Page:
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post #1 of 4 (permalink) Old 02-10-2019, 09:49 AM Thread Starter
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Newby ?s

Im new to the preservation business and it all seems to be going well. However, my only concerns lie within the fine-print. I want to make sure that I am being paid enough for performing even the most basic jobs. What are the bare minimums I should be expecting on the regular?
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post #2 of 4 (permalink) Old 03-22-2019, 06:33 AM
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Unfortunately, with allowables you get what is written - it is all in what the Nationals keep. When bidding - use a good cost estimator and add for the extras like height or steep or whatever you can think of. Try to determine what needs to be done and how much time you think you will need. Look up prices of supplies you need to make sure you cover it all, if you need to rent equipment - be sure to factor that in.

That being said, watch the companies you work for. Some will give you more money, but the headache of dealing with them is not worth the hassle. Others may pay less (cause they are third party) but they can do more with your pictures and work more for you and just so much less stress.
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post #3 of 4 (permalink) Old 03-22-2019, 10:54 PM
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Quote:
Originally Posted by mrenee0613 View Post
Unfortunately, with allowables you get what is written - it is all in what the Nationals keep. When bidding - use a good cost estimator and add for the extras like height or steep or whatever you can think of. Try to determine what needs to be done and how much time you think you will need. Look up prices of supplies you need to make sure you cover it all, if you need to rent equipment - be sure to factor that in.

That being said, watch the companies you work for. Some will give you more money, but the headache of dealing with them is not worth the hassle. Others may pay less (cause they are third party) but they can do more with your pictures and work more for you and just so much less stress.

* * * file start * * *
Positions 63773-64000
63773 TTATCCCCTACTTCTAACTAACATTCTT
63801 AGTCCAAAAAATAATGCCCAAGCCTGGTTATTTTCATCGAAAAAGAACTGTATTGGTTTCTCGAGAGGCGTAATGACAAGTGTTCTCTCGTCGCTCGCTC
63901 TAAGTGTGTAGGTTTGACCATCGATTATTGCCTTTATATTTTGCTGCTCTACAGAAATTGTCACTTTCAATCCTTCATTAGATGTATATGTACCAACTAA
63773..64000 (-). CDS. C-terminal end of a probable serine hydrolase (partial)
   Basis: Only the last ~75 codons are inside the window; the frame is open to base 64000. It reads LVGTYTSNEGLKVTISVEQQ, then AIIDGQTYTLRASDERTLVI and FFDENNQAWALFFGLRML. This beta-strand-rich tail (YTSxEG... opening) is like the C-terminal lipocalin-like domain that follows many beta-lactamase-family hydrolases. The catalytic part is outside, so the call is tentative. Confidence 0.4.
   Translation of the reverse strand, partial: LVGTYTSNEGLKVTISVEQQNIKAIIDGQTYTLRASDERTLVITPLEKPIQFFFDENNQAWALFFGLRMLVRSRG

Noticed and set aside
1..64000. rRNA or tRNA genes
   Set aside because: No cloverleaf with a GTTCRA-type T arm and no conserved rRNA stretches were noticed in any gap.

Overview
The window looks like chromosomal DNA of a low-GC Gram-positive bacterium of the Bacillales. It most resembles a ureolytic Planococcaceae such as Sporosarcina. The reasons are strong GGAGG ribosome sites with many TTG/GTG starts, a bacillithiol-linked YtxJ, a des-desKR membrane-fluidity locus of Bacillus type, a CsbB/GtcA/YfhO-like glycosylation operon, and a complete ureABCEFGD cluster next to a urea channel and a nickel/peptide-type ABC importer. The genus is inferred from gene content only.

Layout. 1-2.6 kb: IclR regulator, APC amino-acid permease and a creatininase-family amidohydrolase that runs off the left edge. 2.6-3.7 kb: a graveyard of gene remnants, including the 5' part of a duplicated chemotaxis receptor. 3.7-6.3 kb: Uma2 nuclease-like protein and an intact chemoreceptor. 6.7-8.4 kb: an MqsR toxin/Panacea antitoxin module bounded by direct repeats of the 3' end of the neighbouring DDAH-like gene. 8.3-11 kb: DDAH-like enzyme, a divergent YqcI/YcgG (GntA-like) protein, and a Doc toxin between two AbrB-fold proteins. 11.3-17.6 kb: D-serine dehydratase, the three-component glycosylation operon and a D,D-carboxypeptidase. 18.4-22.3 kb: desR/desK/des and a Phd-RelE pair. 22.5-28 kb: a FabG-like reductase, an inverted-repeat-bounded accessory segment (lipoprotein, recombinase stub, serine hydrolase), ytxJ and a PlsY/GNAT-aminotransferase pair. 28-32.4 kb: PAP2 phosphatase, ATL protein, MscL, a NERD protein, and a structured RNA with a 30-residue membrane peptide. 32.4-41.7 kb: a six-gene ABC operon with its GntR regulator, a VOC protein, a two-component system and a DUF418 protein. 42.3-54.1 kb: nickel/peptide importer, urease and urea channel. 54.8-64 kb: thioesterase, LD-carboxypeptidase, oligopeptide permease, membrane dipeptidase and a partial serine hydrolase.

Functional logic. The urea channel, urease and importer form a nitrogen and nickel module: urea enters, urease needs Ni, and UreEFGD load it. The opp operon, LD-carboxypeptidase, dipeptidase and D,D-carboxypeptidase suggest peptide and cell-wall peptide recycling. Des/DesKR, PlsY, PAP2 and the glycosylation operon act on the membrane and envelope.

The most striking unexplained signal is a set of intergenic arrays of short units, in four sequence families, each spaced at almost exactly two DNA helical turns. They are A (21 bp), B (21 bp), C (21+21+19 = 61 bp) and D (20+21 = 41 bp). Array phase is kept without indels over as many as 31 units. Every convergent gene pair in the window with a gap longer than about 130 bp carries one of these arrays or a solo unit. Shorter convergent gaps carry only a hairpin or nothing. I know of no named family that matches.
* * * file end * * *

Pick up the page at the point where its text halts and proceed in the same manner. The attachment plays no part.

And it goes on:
Agree with details...the more detail the higher price your client can get the bank to pay. Now figure in your costs. Make sure you bid a labor amount that make YOU happy to get out of bed in the morning and FORGET about what the cost estimator says. The CE does not have any clue as to your local specifics. If the CE isn't enough, politely explain why and tell them no. Simple as that. You may or may not get a call back with approval, but under NO circumstances should you ever give it away. How does the old saying go?

The problem with demonstrating the ability to walk on water is that sooner than later ever SOB on the planet will want you to trot across the lake on an errand.
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post #4 of 4 (permalink) Old 03-23-2019, 06:46 AM
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[QUOTE=safeguard dropout;171352] If the CE isn't enough, politely explain why and tell them no. Simple as that. You may or may not get a call back with approval, but under NO circumstances should you ever give it away. How does the old saying go?

By cost estimator I mean a good "program" to help you with what you want to bid. Know what you want to charge and why, so it is easier and more educated to explain why you need what you need.
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